Conflicting accounts shroud the details of the fall of the Parthian Empire and subsequent rise of the Sasanian Empire in mystery. The Sassanid Empire was established in Estakhr by Ardashir I.
The rock relief of Sasanian king Shapur II at Tang-e Showgan gorge, close to Bishapour, and known as Bishapour relief n°6 is unique when considering both its style and its imaging.
The appearance of Armenian literature in the second half of the fifth century CE, in the generation which followed the great revolt of the Armenian nobles in 450 against Yazdgird II’s attempt to re-impose Zoroastrianism on their already Christian country (see EIr. II, pp. 429-30), resulted in its almost total obliteration of Armenia’s ties to… Continue reading ARMENO-IRANIAN RELATIONS IN PRE-ISLAMIC PERIOD
By: Professor Dietrich Huff 1. Building materials Sasanian architecture is characterized by the widespread use of mortar masonry and the associated vaulting techniques. Although mud brick had been developed long before, and mortar constructions were known in Parthian dynastic eras, both became pre-eminent in the high-standard architecture of the Sasanians. Mud brick remained a most important… Continue reading Sasanid Architecture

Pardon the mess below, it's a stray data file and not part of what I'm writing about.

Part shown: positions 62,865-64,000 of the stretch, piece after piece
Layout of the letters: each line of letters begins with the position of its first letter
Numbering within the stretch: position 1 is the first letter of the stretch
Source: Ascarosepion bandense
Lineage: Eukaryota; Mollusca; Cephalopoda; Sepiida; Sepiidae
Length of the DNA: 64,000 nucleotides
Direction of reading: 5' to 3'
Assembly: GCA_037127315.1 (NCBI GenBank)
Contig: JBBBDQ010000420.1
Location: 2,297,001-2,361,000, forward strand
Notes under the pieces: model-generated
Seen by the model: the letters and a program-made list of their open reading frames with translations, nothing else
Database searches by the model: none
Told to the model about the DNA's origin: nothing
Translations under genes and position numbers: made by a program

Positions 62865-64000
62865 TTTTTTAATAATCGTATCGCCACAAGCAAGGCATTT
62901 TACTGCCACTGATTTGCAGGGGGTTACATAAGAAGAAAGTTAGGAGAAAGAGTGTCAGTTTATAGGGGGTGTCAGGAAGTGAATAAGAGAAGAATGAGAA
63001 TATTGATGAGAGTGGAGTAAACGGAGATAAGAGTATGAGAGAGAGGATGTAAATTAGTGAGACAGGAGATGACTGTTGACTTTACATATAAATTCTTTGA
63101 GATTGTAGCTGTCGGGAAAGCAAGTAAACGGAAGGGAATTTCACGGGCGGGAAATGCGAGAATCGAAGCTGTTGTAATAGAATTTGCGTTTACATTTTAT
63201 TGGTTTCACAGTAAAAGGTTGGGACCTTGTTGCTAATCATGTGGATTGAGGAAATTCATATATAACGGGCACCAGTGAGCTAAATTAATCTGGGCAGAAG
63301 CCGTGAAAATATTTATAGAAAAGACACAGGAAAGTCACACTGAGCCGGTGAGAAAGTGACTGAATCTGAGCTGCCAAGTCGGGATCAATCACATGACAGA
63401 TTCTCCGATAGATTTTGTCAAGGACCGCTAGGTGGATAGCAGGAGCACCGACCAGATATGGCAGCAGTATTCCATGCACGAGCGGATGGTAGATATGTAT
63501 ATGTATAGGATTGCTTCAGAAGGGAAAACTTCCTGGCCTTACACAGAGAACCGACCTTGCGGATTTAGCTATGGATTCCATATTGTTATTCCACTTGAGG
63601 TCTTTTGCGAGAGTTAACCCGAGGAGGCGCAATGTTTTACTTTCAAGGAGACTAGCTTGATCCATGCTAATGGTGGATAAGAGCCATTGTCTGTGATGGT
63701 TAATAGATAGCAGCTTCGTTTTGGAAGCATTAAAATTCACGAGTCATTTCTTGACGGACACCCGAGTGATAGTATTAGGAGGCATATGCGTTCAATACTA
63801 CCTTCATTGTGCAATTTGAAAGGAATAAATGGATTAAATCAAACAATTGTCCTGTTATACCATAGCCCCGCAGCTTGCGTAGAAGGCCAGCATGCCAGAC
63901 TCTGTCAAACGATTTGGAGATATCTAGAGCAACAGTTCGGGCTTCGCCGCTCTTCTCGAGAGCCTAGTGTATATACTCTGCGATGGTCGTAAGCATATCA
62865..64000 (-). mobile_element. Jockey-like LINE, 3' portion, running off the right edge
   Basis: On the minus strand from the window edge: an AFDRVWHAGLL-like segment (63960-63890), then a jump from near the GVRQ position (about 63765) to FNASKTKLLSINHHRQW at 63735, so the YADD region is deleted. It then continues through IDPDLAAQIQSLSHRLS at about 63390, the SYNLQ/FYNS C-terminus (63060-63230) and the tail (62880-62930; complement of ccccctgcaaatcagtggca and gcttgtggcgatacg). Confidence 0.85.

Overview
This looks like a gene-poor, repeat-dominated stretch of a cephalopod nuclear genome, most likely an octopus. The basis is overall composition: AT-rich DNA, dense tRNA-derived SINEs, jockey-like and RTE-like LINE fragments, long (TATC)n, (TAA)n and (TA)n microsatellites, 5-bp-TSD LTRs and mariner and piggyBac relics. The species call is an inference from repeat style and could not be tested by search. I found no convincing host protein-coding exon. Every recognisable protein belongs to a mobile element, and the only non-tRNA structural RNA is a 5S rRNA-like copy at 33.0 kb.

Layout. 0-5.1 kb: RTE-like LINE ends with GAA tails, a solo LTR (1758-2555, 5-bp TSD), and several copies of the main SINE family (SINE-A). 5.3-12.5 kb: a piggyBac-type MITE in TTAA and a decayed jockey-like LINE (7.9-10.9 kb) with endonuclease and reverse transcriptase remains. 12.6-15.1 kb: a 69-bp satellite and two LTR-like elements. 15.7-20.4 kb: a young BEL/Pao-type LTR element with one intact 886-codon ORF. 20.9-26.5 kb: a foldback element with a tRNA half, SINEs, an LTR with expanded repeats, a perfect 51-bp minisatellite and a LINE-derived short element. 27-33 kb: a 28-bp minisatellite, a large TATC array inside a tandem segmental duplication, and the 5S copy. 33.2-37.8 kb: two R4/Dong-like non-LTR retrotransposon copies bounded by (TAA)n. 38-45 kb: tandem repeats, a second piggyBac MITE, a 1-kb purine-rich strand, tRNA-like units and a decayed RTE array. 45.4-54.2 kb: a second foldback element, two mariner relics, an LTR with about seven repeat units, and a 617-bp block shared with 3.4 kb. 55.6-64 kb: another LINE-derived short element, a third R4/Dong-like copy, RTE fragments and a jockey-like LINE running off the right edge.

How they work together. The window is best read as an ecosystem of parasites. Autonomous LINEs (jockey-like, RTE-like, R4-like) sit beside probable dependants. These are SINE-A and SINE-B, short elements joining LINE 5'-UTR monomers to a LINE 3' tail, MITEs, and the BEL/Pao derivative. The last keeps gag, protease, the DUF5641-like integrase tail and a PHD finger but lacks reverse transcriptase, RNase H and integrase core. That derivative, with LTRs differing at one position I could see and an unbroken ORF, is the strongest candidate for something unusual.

224 — Ardeshir I founded the Sasanian dynasty. The Sasanians revived Persian culture and Zoroastrianism and made a conscious effort to return to the Achaemenian norms. They sponsored trade both with their arch-enemy, the Romans/Byzantines, and the Chinese. Excavations in China have unearthed gold and silver Sasanian coins covering a span of many centuries. 260… Continue reading Sasanian Dynasty
The high-priest of Zoroastrianism, Kartir Hangirpe, believed that he represented the one true religion. He was an absolutist, believing that there was good and evil, with nothing in between. Into the later half of the 200s CE, he continued with his persecution of competing religions: the Manichaeans, Christians, Jews and Buddhists. Then, sometime during the… Continue reading Persecutions during Sassanid Rule